Patient enrollment completed for Phase 2/3 Illuminate study of candidate for treatment of LCA10

David Hutton

The investigational RNA therapy is designed to address the underlying cause of Leber congenital amaurosis 10 due to a mutation in the CEP290 gene.

ProQR Therapeutics has announced it has completed patient enrollment in its Phase 2/3 Illuminate study of sepofarsen for the treatment of Leber Congenital Amaurosis 10 (LCA10) due to the p.Cys998X mutation in the CEP290 gene.

With enrollment completed, the company said that top-line results are expected in the first half of 2022.

According to the company, the Illuminate Phase 2/3 trial randomly assigned 36 patients aged eight years or older to receive either sepofarsen at the target registration dose, a low dose, or sham treatment. The primary endpoint of this study is mean change from baseline in Best Corrected Visual Acuity (BCVA) at Month 12, at the registration dose versus sham.

Sepofarsen, according to the company, is a first-in-class investigational RNA therapy designed to address the underlying cause of Leber congenital amaurosis 10 due to the p.Cys998X mutation (also known as the c.2991+1655A>G mutation) in the CEP290 gene.

This trial is intended to support application for marketing approval of sepofarsen for patients with LCA10 due to the p.Cys998X mutation in the CEP290 gene.

Aniz Girach, MD, chief medical officer of ProQR, said in a statement the company was pleased to have completed enrollment of the Illuminate trial of sepofarsen.

“This marks an important milestone for ProQR, as well as for the LCA10 and broader inherited retinal disease community,” Girach said in the statement. “In surpassing our enrollment target, we were able to accommodate the broad interest to participate in the trial. This speaks to the fact that there are currently no approved treatments for patients with LCA10.”

If approved, Girach noted that sepofarsen has the potential to be the first therapy to address this high unmet medical need for patients who would otherwise face blindness.

“We are grateful to those who have supported our efforts in bringing this trial forward, including our investigators, patients, and caregivers” Girach added in the statement. “We look forward to sharing the top-line results in the first half of 2022.”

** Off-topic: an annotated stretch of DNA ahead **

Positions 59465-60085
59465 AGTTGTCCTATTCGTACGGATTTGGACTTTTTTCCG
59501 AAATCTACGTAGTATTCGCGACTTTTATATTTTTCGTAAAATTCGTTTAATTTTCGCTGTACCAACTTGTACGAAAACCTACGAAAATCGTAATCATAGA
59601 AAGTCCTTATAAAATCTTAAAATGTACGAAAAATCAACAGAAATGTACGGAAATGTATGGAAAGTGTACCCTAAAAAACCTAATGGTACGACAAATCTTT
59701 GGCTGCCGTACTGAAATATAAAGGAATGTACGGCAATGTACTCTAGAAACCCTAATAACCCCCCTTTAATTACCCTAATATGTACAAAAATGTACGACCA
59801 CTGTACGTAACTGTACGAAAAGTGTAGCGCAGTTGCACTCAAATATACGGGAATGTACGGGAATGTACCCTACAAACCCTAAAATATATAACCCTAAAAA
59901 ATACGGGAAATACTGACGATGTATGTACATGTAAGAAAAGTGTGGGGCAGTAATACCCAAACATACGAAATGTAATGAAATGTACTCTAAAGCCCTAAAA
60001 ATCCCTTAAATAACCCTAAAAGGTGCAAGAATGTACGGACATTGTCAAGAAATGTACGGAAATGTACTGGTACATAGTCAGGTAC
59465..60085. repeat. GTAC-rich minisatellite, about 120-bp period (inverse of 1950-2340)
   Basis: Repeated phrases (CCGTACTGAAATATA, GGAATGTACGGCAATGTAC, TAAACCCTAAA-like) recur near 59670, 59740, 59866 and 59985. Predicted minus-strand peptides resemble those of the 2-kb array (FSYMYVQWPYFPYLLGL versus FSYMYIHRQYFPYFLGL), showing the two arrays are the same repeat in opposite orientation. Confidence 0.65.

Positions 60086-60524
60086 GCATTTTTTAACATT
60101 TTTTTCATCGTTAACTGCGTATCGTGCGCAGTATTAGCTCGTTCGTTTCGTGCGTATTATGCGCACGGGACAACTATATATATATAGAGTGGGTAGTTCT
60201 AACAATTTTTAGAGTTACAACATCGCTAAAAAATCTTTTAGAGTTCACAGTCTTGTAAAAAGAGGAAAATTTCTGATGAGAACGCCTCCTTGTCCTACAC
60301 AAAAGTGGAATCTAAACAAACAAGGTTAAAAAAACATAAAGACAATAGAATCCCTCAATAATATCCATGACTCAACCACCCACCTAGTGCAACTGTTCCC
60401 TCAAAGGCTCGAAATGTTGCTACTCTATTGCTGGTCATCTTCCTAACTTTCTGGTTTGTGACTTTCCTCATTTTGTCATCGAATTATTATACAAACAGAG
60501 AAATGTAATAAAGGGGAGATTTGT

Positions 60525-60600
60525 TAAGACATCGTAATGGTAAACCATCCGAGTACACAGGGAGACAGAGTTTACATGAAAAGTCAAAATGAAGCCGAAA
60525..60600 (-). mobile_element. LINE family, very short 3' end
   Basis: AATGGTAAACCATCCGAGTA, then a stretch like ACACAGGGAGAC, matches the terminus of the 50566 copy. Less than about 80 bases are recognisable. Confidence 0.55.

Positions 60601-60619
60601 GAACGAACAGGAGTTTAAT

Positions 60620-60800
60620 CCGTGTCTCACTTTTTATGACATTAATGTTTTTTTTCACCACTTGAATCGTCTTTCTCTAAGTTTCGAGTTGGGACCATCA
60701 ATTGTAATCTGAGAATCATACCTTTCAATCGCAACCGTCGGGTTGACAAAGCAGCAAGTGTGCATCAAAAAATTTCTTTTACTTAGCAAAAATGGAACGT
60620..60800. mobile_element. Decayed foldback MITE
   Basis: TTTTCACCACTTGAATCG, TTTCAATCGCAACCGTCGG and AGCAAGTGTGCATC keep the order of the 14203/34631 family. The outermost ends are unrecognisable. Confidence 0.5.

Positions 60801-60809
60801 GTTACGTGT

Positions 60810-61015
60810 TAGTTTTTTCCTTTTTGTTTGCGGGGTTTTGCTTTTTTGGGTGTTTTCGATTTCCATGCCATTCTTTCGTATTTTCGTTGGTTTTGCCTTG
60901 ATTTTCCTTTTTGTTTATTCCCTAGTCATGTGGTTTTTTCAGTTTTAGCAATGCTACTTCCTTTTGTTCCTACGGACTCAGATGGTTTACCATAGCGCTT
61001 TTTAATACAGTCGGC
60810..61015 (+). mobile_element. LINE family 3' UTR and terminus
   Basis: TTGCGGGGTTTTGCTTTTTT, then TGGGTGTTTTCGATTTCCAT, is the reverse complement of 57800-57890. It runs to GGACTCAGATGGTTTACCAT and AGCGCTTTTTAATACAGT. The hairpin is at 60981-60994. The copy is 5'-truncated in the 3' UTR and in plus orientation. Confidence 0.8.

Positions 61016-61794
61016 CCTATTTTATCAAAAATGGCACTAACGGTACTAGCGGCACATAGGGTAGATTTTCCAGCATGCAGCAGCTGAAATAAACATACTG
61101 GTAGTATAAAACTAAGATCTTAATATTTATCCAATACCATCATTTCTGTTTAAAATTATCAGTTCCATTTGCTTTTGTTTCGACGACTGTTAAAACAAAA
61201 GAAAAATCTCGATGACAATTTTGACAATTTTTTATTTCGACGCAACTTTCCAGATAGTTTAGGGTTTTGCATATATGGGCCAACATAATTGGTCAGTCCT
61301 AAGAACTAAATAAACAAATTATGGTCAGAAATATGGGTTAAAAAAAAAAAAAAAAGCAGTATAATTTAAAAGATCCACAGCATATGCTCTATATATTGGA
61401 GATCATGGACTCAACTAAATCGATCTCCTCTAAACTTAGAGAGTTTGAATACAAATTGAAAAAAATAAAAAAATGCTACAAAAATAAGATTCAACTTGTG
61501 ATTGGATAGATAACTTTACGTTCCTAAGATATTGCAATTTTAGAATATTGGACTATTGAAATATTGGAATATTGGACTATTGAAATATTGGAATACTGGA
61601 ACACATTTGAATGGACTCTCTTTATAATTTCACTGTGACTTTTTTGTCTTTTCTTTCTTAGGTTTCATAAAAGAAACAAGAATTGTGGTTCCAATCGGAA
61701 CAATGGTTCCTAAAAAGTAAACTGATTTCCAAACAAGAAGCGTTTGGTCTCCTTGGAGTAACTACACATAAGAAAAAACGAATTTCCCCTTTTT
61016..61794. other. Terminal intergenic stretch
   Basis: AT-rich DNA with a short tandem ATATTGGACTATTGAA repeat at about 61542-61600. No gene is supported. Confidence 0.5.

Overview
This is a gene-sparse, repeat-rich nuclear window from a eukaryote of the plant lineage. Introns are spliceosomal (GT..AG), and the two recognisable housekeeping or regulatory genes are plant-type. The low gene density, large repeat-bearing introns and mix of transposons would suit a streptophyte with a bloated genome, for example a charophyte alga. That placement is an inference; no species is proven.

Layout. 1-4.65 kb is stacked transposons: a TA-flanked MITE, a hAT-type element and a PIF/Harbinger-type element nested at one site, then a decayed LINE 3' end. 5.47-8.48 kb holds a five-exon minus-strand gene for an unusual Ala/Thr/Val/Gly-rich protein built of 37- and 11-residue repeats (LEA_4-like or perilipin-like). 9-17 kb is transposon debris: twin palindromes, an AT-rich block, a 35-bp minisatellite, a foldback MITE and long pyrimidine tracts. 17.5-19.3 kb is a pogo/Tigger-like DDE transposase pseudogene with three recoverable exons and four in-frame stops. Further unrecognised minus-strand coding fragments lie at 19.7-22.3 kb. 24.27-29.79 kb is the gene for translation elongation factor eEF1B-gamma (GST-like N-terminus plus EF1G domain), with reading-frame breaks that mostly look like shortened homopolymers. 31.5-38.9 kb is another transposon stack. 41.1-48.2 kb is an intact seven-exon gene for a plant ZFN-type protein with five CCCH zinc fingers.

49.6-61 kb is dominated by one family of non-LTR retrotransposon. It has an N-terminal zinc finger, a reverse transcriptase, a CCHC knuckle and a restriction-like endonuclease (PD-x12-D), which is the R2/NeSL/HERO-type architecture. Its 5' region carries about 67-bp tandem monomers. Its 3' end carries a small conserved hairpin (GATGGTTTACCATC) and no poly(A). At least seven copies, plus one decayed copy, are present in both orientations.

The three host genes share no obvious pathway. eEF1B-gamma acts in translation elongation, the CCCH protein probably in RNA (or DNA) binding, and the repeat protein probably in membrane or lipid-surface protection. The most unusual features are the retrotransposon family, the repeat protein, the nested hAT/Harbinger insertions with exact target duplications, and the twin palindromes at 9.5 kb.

The Illuminate study was initiated based on data from a Phase 1/2 study, which indicated that at Month 12, patients treated with sepofarsen had an improvement in visual acuity, as measured by BCVA. In a subset of patients (n = 6) who were treated at the target registration dose, the mean change from baseline for BCVA at Month 12 was -0.93 LogMAR, equivalent to approximately 9 lines improvement (or 45 letters) on the ETDRS chart. In the Phase 1/2 study, concordant improvements in measures of full-field stimulus testing (FST) and mobility were also observed, which are secondary endpoints in the Illuminate trial.

“LCA10 is a severe inherited retinal disease that leads to blindness, and for which there is currently no treatment,” said Katarina Stingl, MD, a professor at the University of Tuebingen Center for Rare Eye Diseases in Tübingen, Germany, “Completing enrollment of the Illuminate trial marks an important milestone for the LCA10 community, as well as the IRD community as a whole, as we seek to advance new treatments for this patient group.”

Laura Manfre, chair and co-founder of Sofia Sees Hope, a patient advocacy organization dedicated to those affected by LCA and other rare retinal diseases shared that as the parent of a child with an LCA diagnosis, she was told there was nothing that could be done and that her family needed to accept that their daughter would one day be blind.

“Now, in early clinical testing we have seen the potential for sepofarsen to make a significant difference for patients with LCA10 due to a mutation in the CEP290 gene,” she said. “We see hope for individuals living with this disease. We look forward to learning about the results of the Illuminate trial, and continuing to work with ProQR as they advance their pipeline of RNA therapies to potentially help children, adults, and families who are affected by blindness caused by LCA and other rare inherited retinal diseases.”

Sepofarsen has been granted orphan drug designation in the United States and the European Union and received fast-track designation and rare pediatric disease designation from the FDA as well as access to the PRIME scheme by the EMA.